How’s everyone doing on this last weekend of summer? So today I thought I would discuss one of my favorite lighter topic: Etsy and its wonderful artists! For those not familiar with Etsy, where have you been! Just kidding… Etsy is a wonderful platform, a website where individual artists can sell their handmade products. Each of them unique and one of a kind pieces. I buy a lot from Etsy, might it be sage sticks, jewelry, dreamcatchers, purses, you name it. And every time I wear my Etsy products, I get stopped by people and get compliments on them. If you like to buy directly from the artist (which I am all about, hence why I buy most of my stuff on Etsy or directly from the artists at Pow wows or Native fairs), this is for you. So let’s look at some wonderful Canadian Native art or Etsy’s Made in Canada products 🙂
How is everyone doing in this wonderful Spring time? I hope you are able to enjoy sunshine and nature blooming wherever you are 🙂 I know I am enjoying it on the Canadian West Coast. I have been thinking about what I could be writing about. And Hopi Kachina (Katsina) dolls popped in my mind. Yes weird things pop in my mind 😉 I have posted pictures of Kachina dolls on this site’s Facebook page in the past and I just find them so beautiful. And as we will see, they are also meaningful and spiritual.
So let’s take a look at the Hopi Kachina dolls, their origins, meaning and their beauty.
Pow wow time: My experience and why I enjoy them so much
Everyone on the dance floor!
Happy Easter to all! It is another sunny Spring day on the Canadian West Coast. Nature is awake and beautiful and love is in the air 🙂 Needless to say, I am feeling good! Before I go to a friend’s place for Easter dinner, I thought I would talk about something that does make me very happy: Pow wow time 🙂 If you follow this site’s Facebook page, you probably have seen that I went to a Pow wow last night. If not, click on the link I just inserted and go check out the videos I posted! This post will focus mostly on the Pow wow I attended last night. To learn more about the Pow wow ceremony, I strongly encourage you to read my previous article explaining it. But for now, it is Pow wow time!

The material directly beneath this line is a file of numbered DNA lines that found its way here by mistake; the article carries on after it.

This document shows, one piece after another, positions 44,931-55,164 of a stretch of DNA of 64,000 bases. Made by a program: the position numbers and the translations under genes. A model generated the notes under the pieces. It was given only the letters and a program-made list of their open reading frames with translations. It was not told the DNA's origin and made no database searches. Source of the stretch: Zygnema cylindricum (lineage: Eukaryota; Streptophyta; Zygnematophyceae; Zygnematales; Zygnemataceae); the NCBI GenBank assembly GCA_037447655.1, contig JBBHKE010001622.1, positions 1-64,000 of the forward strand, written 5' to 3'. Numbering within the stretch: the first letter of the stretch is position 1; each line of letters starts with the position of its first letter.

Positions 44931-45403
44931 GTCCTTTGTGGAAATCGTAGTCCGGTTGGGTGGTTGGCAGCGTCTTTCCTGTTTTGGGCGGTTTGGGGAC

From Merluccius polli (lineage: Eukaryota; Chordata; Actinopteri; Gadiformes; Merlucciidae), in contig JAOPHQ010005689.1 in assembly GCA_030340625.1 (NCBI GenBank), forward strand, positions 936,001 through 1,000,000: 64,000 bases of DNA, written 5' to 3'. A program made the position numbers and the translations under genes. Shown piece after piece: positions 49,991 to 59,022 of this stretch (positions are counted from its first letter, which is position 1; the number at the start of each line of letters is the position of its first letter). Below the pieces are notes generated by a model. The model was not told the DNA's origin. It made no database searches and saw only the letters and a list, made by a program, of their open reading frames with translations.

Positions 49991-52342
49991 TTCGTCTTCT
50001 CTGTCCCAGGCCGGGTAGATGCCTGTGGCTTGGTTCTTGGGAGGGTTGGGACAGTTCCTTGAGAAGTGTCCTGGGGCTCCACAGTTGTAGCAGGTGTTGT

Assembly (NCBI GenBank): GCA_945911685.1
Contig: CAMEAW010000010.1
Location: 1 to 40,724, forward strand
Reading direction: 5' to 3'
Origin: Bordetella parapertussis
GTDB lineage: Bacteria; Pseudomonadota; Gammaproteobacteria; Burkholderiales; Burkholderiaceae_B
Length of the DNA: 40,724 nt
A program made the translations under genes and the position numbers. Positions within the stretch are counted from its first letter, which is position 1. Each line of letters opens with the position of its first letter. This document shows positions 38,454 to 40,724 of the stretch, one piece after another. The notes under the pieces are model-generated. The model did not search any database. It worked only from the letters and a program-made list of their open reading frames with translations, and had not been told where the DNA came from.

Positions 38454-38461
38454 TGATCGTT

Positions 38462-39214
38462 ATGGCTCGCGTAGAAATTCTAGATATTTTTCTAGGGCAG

West Coast button blankets: gorgeous and meaningful
Button Blanket by Nancee Wood
How are you all doing? Over here in BC, Canada, I am enjoying a long weekend, as tomorrow is BC Family day. If you follow my Facebook page, you know I attended Hobiyee, the Nisga’a nation New Year celebration 2 days ago (article to come on Hobiyee, stay tuned). And it was just awesome and breathtaking. As soon as I came in and heard the singing and drumming, I had chills. And I had not even seen the dancers yet!! And boy were they ever spectacular. Many of them were wearing the West Coast button blanket, hence why I am writing about it today. I really wish you could have seen those beautiful blankets in person as the pictures do not do them justice at all. I think my mouth was open the whole time, just in awe. I live on the West Coast and I am fortunate enough to see button blankets quite frequently. But I had never seen so many at once and so many ornate ones. Just stunning! So let’s talk about and look at some West Coast button blankets!
How is everybody’s New Year so far? I do wish you all many moons of happiness, love and tranquility 🙂 I know I am praying for all of this myself. So here we are in 2016, this site being almost a year old! How exciting!! I have posted over 100 articles here about a variety of topics. I have had guest writers and partnerships in writing. I have discussed the traditions, the history, the beauty and trauma of the Native American people, of the Indigenous people of the land. I have also introduced a few art pieces, Native artists as well as reviewed products I bought. And here we are and I still have ideas 🙂 As I have mentioned a few times, I live in the Pacific Northwest, on the West Coast of Canada. I am not only surrounded by the Plains and Prairie people but also by the Pacific Northwest culture. Or cultures, I should say. And one of the most beautiful designs in my eyes is the Chilkat (you pronounce the “t” at the end) pattern. Chilkat weaving is just a gorgeous form of art that stands out. Let’s then explore the origins of the Native American Chilkat weaving.